The controls are many, they work well, except for the one to go to the previous song, which actually restarts the song, and after getting familiar with it they will allow total control over music playback and calls. Obviously, double tapping the left soft touch panel will call up Siri or the Google Assistant.
First and subsequent pairing
The advice we can give you, when opening the package, is to put the case to charge. In our case, for example, it arrived completely discharged, and while charging the case we had some difficulty in starting the earphones correctly. After charging the case and unplugging the MicroUSB charging cable, we paired the earphones in the blink of an eye.
It was, in fact, enough to remove them from the case, start the iPhone bluetooth menu, and perform the pairing. No sooner said than done. The subsequent pairings, on the other hand, took place completely automatically within about a second. Never a problem. Same thing when we reset the earphones to test them with an Android terminal. Perfect match also in this case.
How they sound
Ok the aesthetics, ok the materials, ok the first match, but how do these Soundcore Anker Liberty Air sound? Magnificently well. It is true, they do not cost 20 or 30 euros, but the 99 euros requested are absolutely justified. The volume is not very high, but it is more than enough to completely isolate you from the outside world, when the in-ears are well positioned to the ear. The sound quality does not reach that of the AirPods, but it comes close, with a sound full-bodied, full, enveloping, and above all well balanced and balanced from all points of view.
There are no distortions, there is no interference of any kind and, above all, the sound is warm, far from that coldness that is often obtained with a pair of low cost earphones. In short, they cost almost half of the AirPods, less than half when you consider the version with the wireless charging case, but the sound is really nice.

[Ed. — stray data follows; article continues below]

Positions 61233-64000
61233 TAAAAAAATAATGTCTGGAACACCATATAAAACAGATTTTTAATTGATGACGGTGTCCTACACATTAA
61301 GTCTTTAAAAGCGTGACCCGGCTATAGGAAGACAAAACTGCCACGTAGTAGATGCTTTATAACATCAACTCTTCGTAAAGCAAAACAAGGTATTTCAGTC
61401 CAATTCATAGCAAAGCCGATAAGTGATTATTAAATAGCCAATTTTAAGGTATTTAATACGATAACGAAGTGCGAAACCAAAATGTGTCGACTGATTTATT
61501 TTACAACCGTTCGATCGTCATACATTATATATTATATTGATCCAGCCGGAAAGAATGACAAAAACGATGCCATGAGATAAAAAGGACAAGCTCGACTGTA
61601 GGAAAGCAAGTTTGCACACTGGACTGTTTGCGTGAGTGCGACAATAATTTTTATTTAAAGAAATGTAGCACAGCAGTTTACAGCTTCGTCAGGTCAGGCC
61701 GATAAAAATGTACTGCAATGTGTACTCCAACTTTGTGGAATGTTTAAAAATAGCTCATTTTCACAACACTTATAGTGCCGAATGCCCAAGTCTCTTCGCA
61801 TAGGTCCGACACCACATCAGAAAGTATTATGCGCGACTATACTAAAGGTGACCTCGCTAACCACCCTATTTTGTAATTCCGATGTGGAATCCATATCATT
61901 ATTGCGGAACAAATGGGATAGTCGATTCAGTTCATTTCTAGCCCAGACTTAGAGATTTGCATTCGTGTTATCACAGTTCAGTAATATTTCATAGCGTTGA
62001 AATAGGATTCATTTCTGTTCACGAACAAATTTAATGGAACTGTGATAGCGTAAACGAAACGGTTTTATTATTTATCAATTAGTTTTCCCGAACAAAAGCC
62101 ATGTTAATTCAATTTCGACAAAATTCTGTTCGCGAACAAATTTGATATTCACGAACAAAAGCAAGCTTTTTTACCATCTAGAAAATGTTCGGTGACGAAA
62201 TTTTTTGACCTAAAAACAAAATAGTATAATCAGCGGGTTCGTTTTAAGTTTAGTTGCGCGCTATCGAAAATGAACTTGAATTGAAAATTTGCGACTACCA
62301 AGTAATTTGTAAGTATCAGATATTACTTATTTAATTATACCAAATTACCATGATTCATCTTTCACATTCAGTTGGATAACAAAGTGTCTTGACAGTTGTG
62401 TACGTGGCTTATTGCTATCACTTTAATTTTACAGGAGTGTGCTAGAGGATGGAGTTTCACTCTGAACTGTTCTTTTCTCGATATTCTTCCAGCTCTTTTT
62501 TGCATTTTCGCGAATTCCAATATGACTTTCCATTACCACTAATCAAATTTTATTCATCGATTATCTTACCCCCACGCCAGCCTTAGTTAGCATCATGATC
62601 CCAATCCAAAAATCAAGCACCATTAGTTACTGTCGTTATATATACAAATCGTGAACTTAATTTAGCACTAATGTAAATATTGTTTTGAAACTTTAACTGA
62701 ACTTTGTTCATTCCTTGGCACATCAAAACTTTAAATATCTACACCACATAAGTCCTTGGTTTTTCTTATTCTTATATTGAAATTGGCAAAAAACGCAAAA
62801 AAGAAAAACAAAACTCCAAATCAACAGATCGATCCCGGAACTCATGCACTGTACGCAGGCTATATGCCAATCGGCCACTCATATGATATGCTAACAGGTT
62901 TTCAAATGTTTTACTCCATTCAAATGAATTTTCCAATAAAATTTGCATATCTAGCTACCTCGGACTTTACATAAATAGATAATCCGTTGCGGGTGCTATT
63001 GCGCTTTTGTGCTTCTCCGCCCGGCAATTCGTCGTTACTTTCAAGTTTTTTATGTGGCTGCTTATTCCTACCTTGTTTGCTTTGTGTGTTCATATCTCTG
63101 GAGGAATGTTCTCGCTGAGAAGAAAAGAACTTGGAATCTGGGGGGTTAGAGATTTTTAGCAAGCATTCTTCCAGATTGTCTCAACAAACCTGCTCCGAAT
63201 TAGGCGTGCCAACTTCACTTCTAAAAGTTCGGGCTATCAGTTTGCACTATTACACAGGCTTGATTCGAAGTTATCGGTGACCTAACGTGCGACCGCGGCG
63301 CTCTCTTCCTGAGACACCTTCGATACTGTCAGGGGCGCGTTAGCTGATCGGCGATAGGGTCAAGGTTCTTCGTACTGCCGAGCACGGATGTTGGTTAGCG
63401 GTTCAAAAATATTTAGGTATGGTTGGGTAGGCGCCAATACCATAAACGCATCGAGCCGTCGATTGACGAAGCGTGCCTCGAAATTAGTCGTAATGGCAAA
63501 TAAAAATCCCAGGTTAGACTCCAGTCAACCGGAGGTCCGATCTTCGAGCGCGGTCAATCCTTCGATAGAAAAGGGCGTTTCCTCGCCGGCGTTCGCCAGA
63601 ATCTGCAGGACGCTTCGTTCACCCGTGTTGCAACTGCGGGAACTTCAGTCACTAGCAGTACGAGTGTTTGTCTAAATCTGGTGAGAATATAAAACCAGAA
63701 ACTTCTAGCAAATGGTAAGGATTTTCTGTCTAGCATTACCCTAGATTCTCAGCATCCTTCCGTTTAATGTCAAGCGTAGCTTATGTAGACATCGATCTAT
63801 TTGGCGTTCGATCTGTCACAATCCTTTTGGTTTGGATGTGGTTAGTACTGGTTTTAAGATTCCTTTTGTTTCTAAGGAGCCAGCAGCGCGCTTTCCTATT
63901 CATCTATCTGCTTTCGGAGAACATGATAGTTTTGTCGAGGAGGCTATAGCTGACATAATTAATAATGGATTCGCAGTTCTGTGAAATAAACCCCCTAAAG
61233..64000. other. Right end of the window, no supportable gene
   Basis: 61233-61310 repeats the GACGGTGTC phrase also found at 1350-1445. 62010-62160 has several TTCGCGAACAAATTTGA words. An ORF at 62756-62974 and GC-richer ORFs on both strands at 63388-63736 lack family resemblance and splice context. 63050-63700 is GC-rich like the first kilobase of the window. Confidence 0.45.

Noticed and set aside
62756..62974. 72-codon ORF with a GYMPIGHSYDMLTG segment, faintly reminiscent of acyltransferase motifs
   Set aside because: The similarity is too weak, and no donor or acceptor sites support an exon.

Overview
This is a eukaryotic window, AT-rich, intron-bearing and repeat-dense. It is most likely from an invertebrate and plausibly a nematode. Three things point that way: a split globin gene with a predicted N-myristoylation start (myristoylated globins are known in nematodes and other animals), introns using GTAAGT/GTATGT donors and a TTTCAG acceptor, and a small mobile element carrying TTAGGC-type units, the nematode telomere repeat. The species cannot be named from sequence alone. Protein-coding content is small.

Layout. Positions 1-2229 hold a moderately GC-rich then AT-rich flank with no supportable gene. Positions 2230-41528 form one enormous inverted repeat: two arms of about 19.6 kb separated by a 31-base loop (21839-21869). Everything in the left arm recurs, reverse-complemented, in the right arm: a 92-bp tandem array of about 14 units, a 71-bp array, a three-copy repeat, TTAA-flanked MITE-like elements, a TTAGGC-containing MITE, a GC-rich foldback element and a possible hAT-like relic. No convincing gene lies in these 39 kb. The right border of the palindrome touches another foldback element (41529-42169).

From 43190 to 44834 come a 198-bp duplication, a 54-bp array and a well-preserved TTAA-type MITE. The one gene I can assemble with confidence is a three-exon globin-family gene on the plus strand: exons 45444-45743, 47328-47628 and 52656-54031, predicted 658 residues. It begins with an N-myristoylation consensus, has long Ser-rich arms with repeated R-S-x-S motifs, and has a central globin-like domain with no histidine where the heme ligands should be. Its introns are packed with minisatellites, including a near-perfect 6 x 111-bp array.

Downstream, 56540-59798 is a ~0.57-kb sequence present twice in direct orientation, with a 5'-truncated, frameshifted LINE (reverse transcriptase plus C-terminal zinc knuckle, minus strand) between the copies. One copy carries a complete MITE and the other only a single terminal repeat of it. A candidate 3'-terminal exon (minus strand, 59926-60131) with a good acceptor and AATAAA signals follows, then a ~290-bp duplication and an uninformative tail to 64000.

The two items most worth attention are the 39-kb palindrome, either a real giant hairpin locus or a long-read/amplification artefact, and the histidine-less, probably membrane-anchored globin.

The audio on call also surprised us, even if the maximum of telephone conversations is obtained when you are indoors, in a room without too much background interference. Overall, the audio of the interlocutor that you get in the headset is very good, and the microphone also does a good job: during our tests we have always managed to complete a hands-free telephone conversation, without having to use a smartphone. .
The manufacturer ensures 20 hours of battery life and 5 hours of playback on a single charge, and an additional 15 hours of playback with the use of the case. During our tests we verified that, at medium volumes, the headphones allowed us to listen for about 4.5 hours, a figure that is therefore close to the real one. Even the case actually allows you to recharge them for 2 and a half times, even if there is a small detail to note. The three LEDs that indicate the residual charge status of the case, which on the one hand should potentially be particularly useful, are not too reliable: it is not uncommon to see the 2 LEDs still on and suddenly go out.
Soundcore Anker Liberty Air is really the middle ground for those who do not want to spend 179 or 229 euros for the AirPods, but who want to have a pair of quality earphones in their ears as much as possible, in terms of sound, of the Apple ones. They usually cost 99 euros on Amazon, so almost half of AirPods 2 with standard cases and less than half of those with wireless cases. The price is right for the quality offered, close to Apple competitors and far from that of numerous low cost 30 euro earphones. Absolutely a good compromise.
Price and availability
Soundcore Anker Liberty Air can be purchased on Amazon for 99 euros, available in the white or black variant.